Manchester 22 people died in 2017 at a concert by pop star Ariana Grande. A commission has investigated how the terrorist attack could have happened. Now she presents her report.
Serious security deficiencies have facilitated the deadly terrorist attack on Ariana Grande’s concert in Manchester in 2017, according to an investigative report. Several opportunities to save lives have been missed, the head of the commission of inquiry, John Saunders, said on Thursday. Thus, members of the security service had not reacted properly. In addition, the foyer of the Manchester Arena had not been captured by cameras nationwide, and no police officers had been stationed there.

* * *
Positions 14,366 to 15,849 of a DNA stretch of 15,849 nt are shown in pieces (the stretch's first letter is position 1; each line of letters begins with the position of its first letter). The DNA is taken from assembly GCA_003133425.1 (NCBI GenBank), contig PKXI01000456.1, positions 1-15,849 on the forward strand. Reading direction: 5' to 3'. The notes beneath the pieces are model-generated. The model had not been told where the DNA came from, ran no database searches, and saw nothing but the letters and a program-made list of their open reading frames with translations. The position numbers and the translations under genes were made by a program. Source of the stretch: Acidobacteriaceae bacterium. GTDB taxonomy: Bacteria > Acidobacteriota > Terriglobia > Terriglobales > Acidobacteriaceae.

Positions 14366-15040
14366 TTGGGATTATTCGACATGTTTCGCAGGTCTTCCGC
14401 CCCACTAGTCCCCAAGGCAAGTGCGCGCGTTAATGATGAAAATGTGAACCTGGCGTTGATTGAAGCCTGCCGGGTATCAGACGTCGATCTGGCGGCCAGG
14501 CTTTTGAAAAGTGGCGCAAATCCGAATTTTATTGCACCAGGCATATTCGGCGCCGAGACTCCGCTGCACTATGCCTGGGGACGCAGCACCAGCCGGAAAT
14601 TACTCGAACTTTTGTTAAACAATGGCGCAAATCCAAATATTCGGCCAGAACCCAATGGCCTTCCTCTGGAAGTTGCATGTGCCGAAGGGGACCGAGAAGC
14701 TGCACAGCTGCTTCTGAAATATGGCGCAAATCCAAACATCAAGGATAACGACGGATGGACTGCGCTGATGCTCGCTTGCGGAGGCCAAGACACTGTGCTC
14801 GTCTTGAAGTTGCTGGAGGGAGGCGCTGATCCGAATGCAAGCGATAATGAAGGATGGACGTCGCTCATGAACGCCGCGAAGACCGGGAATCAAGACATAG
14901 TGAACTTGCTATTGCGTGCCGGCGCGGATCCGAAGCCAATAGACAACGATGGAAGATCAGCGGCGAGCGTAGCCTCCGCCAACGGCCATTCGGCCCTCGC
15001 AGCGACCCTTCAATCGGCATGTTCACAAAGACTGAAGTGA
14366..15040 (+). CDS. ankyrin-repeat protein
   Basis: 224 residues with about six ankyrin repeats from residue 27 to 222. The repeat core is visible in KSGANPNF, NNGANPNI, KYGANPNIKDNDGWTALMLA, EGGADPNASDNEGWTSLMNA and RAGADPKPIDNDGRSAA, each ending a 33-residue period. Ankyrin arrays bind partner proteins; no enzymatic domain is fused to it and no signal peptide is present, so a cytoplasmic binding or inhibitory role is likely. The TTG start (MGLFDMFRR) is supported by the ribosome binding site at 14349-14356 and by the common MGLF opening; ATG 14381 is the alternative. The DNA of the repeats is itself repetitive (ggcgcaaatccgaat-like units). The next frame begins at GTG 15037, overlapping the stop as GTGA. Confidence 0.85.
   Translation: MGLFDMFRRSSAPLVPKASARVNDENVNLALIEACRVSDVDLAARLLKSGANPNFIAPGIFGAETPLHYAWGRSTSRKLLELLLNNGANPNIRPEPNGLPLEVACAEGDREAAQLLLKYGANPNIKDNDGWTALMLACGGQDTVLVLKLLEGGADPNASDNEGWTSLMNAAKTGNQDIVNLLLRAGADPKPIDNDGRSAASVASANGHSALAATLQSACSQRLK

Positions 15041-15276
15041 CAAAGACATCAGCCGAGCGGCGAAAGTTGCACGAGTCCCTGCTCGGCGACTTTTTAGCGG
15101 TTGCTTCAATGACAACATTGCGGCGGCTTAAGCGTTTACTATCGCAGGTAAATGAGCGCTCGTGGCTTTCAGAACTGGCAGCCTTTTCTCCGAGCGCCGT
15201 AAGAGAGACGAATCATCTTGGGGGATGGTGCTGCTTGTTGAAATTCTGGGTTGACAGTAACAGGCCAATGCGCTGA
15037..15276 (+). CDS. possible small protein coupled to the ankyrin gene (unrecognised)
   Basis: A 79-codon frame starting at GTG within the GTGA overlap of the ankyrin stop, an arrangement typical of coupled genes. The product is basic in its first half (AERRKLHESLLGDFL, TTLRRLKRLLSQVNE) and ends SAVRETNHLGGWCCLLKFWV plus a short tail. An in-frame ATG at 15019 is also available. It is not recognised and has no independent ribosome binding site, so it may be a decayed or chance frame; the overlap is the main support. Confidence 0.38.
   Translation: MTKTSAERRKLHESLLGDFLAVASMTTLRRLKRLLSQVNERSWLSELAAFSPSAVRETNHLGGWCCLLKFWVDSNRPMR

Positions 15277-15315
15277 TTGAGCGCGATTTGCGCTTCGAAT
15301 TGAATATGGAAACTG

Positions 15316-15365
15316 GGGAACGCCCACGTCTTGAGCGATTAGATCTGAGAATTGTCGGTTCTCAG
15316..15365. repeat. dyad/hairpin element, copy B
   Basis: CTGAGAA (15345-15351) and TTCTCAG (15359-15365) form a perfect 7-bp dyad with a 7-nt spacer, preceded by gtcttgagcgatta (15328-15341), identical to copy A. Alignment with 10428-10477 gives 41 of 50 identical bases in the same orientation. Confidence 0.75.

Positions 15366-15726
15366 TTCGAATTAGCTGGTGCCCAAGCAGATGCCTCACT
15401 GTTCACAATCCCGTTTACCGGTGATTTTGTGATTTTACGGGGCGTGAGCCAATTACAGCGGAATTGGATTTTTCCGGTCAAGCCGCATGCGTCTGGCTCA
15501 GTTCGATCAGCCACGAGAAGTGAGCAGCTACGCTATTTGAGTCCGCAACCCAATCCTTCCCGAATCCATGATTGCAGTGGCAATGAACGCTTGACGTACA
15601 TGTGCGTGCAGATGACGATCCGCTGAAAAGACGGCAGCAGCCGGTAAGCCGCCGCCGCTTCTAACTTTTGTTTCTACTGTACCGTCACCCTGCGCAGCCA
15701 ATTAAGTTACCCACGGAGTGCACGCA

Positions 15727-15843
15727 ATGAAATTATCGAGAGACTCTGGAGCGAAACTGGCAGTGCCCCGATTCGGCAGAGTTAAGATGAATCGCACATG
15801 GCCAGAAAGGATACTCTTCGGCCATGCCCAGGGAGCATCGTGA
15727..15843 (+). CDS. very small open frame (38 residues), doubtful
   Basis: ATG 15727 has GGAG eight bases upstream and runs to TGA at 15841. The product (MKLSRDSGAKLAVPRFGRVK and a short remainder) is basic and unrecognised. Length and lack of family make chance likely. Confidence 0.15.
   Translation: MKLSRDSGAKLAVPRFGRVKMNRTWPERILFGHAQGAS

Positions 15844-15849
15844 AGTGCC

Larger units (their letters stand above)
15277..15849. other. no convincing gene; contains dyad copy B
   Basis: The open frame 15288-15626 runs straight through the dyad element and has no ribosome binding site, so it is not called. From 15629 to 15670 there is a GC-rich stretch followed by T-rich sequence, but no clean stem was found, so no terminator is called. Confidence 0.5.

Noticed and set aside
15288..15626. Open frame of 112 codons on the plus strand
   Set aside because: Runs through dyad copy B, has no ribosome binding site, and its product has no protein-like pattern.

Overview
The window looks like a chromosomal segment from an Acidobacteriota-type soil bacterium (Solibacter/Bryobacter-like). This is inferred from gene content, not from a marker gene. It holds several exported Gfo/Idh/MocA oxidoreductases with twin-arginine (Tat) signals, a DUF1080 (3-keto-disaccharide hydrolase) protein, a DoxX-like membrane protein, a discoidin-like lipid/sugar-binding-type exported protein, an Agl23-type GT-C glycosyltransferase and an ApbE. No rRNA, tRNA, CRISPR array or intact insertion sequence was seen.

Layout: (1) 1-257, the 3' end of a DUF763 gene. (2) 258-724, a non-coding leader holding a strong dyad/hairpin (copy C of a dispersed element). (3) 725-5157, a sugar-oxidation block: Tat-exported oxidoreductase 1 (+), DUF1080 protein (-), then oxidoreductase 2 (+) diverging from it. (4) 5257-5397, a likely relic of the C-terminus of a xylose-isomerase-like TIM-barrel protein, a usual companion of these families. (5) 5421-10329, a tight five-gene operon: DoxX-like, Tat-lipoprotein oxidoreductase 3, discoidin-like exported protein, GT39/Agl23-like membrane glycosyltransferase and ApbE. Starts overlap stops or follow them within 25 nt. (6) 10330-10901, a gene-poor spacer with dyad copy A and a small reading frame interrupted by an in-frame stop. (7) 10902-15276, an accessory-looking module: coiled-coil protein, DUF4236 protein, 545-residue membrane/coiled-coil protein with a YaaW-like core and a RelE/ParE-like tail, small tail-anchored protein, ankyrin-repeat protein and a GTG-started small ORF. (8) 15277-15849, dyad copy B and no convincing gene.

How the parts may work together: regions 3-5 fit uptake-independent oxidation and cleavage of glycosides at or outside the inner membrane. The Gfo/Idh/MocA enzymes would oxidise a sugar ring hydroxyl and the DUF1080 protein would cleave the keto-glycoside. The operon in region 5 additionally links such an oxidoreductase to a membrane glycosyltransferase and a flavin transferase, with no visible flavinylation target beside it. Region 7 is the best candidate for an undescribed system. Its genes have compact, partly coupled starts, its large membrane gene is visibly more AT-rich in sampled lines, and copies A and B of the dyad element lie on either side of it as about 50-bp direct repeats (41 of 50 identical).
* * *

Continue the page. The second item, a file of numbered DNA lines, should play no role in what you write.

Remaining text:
In the attack on May 22, 2017, a police-known man had detonated an explosive device after a concert of the singer, thereby dragging 22 concertgoers to their deaths, including several teenagers and children. Hundreds of people suffered injuries or were traumatized.
Saunders stressed that terrorist Salman Abedi and his brother, who was sentenced to life imprisonment, were responsible for the attack. But the assassin should have been identified as a danger in time, Saunders said. “If that had happened, Abedi would probably have detonated his explosive device anyway, but the loss of life and the number of injured would most likely have been less.”
Saunders gave several examples. For example, a security guard had wiped off an eyewitness who spoke to him about the suspicious behavior of the later assassin. Two police officers also took a two-hour meal break and drove to a fast-food restaurant several kilometers away.